For the child who seems to hate all vegetables, focus on selection and preparation. This does not mean hiding the broccoli under a bed of fat-filled cheese. This might mean steaming the broccoli until soft, adding spices your child prefers (like Mrs. Dash). Cooking in butter is not a good solution, but coating with a zero calorie spray butter afterwards could make the difference. But the fact remains that there may be absolutely nothing you can do to broccoli to make it appealing to your child. In this case you should sit down with your child and lay out a complete list of vegetables. You need to exclude potatoes and corn as these are starchy. (Members can get a listing of vegetables, fruits, meats, and starches in the member center using this link: http://45pounds.com/Members/linkschild.html and review the documents under ''More information on serving sizes.'' The first one is the best.) Lay out the full listing of vegetables and have your child select two that he or she would be willing to try using a different preparation method. Next, give it a try. We have found that kids are much more receptive to vegetables that have been prepared using the method above for broccoli (steamed carrots with spray butter are a favorite). Let them be involved in selecting the spices you will use. Also, include these vegetables in a dish where they are not eaten by themselves. One example from the 45Pounds Healthy Eating Cookbook is the steamed broccoli and chicken on rice with our low calorie cream sauce, this one has been a big hit for our members (and in our own household).
This process should help you find a few vegetables your child will eat. Concentrate on these few and include a serving at lunch and dinner. Again, avoid high calorie toppings as this really defeats the purpose of the exercise. As a substitute, there are some low calorie dressings (like a low calorie Zesty Italian) which do add to the flavor of raw vegetables and may do the trick.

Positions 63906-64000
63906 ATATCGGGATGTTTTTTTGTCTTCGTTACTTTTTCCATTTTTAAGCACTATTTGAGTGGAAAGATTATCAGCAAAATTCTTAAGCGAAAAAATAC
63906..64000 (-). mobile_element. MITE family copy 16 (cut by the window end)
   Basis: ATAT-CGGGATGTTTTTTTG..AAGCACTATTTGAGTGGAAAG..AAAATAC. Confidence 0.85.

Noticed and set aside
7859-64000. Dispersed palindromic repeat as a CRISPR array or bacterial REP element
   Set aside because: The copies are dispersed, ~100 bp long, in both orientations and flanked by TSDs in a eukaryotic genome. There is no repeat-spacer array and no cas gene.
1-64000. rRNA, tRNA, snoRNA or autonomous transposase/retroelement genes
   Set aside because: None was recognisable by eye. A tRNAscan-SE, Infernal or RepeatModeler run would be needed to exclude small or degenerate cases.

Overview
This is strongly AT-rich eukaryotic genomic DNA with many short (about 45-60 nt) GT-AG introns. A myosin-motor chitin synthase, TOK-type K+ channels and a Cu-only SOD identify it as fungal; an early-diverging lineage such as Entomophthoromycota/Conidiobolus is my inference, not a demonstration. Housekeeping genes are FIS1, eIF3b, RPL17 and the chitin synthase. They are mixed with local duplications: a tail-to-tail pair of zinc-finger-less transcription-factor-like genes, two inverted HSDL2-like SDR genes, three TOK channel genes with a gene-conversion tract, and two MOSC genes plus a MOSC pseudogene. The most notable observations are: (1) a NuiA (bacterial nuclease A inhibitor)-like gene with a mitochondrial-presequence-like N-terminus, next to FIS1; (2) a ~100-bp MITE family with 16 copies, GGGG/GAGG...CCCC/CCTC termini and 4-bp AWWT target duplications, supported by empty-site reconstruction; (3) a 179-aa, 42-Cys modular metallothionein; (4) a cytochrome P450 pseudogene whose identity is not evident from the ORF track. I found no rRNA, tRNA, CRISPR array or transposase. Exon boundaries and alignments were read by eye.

- involve your child
- have them choose two vegetables from a list (no corn or potatoes)
- try different methods of preparation (steaming is popular)
- include them in tasty dishes (we have several ideas in our cookbook)
- try new spices and low calorie toppings
- avoid high calorie toppings
This may seem like a lot of work, but once you have been through the process it will become much easier over time, and you may find your child willing to add a few more vegetables to the list.
In this article I have focused on vegetables. That is just an example (because it is the most common challenge), but the same process will work for fruits (again, preparation and toppings, like ''Cool Whip Lite''), and meats.
While this won't work for every child, it will work for most and can be key in helping your child live a healthier life.
Getting Healthy Grains into Reluctant Children
By Carol Fenster, Ph.D.
President/Founder, Savory Palate, Inc. www.savorypalate.com
Author of Gluten-Free Quick and Easy: From Prep to Plate without the Fuss (Avery/Penguin, 2007)